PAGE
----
Here is, I think, a pretty safe prediction: The Republican presidential nominee in the summer of 2012 will have come out against the Paulson-Bernanke bailout plan in the fall of 2008. Conservative rage against the $700 billion "rescue" attempt, as President Bush terms it, has been stoked white hot by Newt Gingrich, Rush Limbaugh, and the powerful pundits of the right-wing blogosphere such as Michelle Malkin and Jonah Goldberg. But the inherent skepticism was there from the very beginning. Economist Brian Wesbury sums up the fears of many economic conservatives: "When the public hears the government must save the economy from capitalism run amok it loses faith in our free market system."
It's all about "first principles" as Fred Thompson might describe it. And a belief in the wonder-working power of free markets is about as basic as it gets for conservatives. Indeed, savvy political observers might have noticed that 2008 runner-up Mike Huckabee has already come out against the bailout. He wrote the following on the Huck Pac website on Sept. 23: "Frankly, I'm disappointed and disgusted with my own Republican party as I watch them attempt to strong-arm a bailout of some of America's biggest corporations by asking the taxpayers to suck up the staggering results of the hubris, greed, and arrogance of those who sought to make a quick buck by throwing the dice."
Count Gov. Mark Sanford of South Carolina as another member of the anti-bailout bunch. On Sept. 25, he told the Greenville News that he didn't believe Paulson's apocalyptic financial warnings. But other prospective 2012 candidates have hopped on board. Tim Pawlenty says he is reluctantly for it. And if McCain finally endorses the Paulson Plan, then count Sarah Palin in, too. Guilty by association. (Or sainthood if McCain kills the bill.) As for Mitt Romney, he's been discussed as a possible member of an oversight board that would monitor the purchases of toxic mortgage debt from Wall Street banks. He might want to say "thanks, but no thanks" to that gig. No word yet from Bobby Jindal or David Petraeus.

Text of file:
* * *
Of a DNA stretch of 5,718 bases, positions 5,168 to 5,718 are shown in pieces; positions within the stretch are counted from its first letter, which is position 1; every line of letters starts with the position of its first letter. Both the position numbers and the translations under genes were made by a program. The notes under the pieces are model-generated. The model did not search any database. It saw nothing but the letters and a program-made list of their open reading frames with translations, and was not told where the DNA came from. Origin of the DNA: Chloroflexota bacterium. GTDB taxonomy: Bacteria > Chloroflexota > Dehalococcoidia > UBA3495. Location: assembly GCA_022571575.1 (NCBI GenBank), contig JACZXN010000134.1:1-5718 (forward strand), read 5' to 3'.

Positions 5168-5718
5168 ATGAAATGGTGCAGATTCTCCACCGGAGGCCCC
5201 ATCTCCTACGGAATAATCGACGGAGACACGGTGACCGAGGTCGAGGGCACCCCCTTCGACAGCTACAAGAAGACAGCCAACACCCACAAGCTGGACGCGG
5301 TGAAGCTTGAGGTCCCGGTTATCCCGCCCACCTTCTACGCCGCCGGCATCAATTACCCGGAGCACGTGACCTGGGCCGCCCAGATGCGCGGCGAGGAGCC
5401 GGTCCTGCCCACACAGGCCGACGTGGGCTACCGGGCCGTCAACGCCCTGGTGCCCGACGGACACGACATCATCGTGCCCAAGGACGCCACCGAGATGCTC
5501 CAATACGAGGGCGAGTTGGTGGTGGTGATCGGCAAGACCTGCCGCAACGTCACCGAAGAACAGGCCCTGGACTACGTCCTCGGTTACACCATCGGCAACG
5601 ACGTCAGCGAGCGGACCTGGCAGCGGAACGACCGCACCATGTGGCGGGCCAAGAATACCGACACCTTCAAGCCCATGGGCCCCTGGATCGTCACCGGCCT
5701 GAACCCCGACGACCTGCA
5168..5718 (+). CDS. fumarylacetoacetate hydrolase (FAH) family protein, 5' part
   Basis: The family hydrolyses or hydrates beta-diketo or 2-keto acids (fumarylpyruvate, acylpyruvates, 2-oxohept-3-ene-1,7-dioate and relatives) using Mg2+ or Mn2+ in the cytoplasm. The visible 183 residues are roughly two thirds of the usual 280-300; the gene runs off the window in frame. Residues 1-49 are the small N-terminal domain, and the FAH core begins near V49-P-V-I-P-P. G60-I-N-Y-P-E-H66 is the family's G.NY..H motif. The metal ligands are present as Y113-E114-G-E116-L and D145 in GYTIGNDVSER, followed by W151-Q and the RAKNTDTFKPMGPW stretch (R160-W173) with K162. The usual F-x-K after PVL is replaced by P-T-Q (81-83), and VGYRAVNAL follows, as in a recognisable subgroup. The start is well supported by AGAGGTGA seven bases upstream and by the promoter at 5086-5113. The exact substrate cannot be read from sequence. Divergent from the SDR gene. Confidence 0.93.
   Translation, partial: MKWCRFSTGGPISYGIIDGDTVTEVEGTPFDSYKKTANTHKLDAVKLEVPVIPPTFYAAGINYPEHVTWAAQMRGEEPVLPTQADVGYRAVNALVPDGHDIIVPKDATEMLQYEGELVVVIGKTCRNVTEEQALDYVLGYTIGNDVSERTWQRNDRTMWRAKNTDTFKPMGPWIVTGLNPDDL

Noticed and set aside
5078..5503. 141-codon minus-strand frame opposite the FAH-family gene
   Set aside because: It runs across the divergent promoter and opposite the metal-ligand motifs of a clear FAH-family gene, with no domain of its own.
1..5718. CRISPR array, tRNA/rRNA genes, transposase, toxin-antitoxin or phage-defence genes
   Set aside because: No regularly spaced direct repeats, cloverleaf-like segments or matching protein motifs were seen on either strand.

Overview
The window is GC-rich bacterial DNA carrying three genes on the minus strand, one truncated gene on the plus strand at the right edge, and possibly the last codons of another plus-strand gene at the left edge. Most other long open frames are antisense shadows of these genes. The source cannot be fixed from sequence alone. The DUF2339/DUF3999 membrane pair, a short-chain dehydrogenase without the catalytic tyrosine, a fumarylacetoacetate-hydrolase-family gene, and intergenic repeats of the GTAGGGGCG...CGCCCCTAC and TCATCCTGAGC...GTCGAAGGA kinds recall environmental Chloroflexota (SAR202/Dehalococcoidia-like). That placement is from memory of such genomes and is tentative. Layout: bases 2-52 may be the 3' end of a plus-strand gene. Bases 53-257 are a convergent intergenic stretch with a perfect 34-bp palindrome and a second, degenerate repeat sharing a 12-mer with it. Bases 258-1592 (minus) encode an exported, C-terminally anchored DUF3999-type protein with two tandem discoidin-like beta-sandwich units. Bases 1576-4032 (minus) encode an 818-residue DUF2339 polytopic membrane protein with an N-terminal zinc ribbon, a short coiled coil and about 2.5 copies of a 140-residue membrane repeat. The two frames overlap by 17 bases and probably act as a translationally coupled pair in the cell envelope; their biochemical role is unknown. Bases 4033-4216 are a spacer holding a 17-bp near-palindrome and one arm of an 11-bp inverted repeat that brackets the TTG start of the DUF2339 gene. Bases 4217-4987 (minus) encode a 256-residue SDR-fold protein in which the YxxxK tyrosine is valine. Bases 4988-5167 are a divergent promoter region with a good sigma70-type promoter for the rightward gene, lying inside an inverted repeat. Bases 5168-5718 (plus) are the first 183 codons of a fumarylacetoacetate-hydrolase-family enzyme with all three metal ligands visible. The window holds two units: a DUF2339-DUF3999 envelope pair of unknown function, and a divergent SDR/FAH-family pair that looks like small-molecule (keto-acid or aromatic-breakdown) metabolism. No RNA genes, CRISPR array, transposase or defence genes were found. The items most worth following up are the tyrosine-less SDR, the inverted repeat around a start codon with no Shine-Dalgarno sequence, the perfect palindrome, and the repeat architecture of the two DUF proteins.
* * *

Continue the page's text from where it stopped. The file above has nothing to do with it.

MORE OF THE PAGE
Now 2012 may seem awfully far away right now. But is there any doubt that Hillary Clinton would be the Democratic nominee today if she had voted against the Iraq War back in 2002? She was for it, Obama was against it, and Obama is the nominee. And don't be surprised if there are insurgent Republicans in 2010 who run against incumbent GOPer who voted for the bailout in a replay of the 2006 Lieberman-Lamont Democratic primary battle.
You know, there is a conservative meeting every Wednesday here in DC where aspiring conservative politicians show up to make their case to the activists. Each one is asked his or her view on "babies (meaning abortion), guns, and taxes." I think "bailout" might get added to that mix.
Newt Gingrich said voting for the bailout will break against candidates in 2010 and beyond when voters see how destructive it is to the economy. And that's the thing. While the bailout, if Paulson and Bernanke are to be believed, may prevent a financial meltdown, it will not by itself return America to prosperity. The labor market is clearly weakening, and is the last thing to turn around once an economy does regain momentum. So there's a good chance that a perturbed public, currently down on the bailout, will view it as an expensive flop by the time the midterm elections roll around. They will hold its supporters accountable. In other words, anyone cybersquatting www.PaulsonforPresident2012.com